Departure Weakens Arguments of Sachs Protesters

Jesse Docter and Ethan Aronson

To the Editors:

Fifteen minutes into last Wednesday’s convocation, the activists had exited, the banners had been removed and the last vestiges of neoliberal criticism were absent from Finney Chapel. For those unfamiliar with the events of Wednesday night, here’s a brief synopsis: Jeffrey Sachs, world-renowned economist, aid worker and proponent of neoliberal economic policy, gave a convocation lecture. Criticism of Mr. Sachs targets his neoliberal perspective, his radical restructuring of developing economies and the problematic nature of his work in foreign aid. These criticisms were voiced by Oberlin activists who distributed flyers critical of Mr. Sachs and performed a banner drop and “mic check” at the beginning of his talk. The action ended with a call for the audience to join the activists in leaving the chapel and attending events “better worth [their] time.”

Ultimately, the demonstrators’ decision to walk out of the chapel significantly weakened their argument. After the last echoes of their chants had died away, Sachs was still there, and unsurprisingly, one man with a microphone and an hour and a half-long presentation will argue his case more compellingly than two minutes of unintelligible shouts and name-calling. Sachs maintained his composure, defended himself articulately from the half-heard critiques and successfully (albeit condescendingly) made the protesters look immature, unknowledgeable and disrespectful. People who entered the lecture uninformed (as many did) were unlikely to reject Sachs’s argument without hearing it first, and by leaving, the protesters ensured that Sachs’s argument would be their primary source of information.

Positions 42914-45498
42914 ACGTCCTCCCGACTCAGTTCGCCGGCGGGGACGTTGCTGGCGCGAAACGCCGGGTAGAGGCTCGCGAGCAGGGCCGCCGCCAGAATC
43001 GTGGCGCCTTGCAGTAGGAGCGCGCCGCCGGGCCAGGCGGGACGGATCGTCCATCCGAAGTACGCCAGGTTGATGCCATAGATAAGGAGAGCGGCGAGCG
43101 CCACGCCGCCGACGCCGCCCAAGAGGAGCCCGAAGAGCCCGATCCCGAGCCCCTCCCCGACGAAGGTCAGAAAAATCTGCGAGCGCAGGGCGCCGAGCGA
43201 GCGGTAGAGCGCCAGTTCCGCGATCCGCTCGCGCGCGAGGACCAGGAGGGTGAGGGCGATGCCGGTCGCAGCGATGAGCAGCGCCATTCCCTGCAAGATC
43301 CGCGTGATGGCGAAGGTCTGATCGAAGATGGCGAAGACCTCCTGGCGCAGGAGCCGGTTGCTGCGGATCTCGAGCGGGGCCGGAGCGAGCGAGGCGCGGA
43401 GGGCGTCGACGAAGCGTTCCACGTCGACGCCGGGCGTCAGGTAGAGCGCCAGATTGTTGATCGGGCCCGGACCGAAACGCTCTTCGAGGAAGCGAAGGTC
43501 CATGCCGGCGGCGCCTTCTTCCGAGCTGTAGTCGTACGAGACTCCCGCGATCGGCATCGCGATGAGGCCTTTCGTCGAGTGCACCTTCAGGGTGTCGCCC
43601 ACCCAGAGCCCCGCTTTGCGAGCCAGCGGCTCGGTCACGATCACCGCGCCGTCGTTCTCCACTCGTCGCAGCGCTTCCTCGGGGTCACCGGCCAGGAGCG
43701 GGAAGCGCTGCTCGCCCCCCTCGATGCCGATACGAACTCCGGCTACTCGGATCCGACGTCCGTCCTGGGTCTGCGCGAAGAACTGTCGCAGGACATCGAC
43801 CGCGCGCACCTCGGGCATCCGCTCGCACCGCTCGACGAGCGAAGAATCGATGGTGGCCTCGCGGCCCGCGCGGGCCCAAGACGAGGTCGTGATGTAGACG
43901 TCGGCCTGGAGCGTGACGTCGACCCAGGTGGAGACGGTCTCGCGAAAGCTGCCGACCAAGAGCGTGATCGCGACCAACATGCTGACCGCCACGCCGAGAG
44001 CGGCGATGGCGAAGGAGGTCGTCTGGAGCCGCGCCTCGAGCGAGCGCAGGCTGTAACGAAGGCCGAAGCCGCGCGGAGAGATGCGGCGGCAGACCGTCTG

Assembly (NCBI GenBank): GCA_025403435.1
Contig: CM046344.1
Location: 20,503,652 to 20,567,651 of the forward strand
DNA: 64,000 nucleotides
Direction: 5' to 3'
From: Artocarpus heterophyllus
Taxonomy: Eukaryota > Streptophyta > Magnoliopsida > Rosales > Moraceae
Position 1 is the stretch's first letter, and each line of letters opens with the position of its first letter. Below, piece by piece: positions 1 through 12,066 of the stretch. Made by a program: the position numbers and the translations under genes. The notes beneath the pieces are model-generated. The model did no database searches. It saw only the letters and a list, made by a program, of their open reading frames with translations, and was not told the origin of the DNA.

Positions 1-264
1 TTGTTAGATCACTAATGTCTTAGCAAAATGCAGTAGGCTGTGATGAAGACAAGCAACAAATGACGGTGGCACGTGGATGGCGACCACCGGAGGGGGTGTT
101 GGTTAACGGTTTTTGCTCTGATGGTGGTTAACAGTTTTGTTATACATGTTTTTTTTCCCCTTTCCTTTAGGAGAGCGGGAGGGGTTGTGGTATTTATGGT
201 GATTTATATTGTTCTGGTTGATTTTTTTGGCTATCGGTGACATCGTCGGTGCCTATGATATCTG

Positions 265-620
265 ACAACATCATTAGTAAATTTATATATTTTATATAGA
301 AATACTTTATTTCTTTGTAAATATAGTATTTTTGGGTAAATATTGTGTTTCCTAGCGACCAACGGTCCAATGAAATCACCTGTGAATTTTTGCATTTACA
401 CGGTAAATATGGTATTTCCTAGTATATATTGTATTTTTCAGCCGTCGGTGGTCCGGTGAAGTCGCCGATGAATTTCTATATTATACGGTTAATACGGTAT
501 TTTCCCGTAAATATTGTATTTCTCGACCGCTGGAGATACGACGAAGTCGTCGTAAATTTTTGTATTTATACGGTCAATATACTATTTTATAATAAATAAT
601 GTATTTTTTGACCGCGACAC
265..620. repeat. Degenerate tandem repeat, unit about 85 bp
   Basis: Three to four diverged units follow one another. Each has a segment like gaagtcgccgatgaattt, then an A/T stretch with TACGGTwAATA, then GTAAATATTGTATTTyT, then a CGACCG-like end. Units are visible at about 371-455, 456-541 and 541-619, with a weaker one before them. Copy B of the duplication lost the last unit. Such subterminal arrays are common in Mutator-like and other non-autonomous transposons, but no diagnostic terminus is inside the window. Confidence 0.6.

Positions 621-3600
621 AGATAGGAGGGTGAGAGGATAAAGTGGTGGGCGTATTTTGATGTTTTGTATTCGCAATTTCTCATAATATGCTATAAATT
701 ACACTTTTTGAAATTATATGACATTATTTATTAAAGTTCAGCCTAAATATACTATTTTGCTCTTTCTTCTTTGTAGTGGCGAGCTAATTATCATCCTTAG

Events like this leave room for dissenting opinions; the Q&A section, specifically, could have been an opportunity for the presentation of a counter-narrative. Refusal to engage in dialogue threatens the legitimacy of activism. When the activist community is unwilling to engage with other arguments, their critiques appear uninformed and subjectively researched.

Furthermore, a group that refuses to stand behind its views tacitly admits those views to be indefensible. A civil interchange between the activists and Mr. Sachs would have more effectively conveyed the intellectual merits of neoliberal critique.

The banners did not have to be removed. The activists could have remained seated behind their ideas, making sure that they remained visible to everyone in the chapel. They could have swarmed the microphone in the Q&A section, articulately voicing specific criticisms which Mr. Sachs may have been hard-pressed to counter. Activism is more powerful when it is present than when it is absent.

–Jesse Docter and Ethan Aronson

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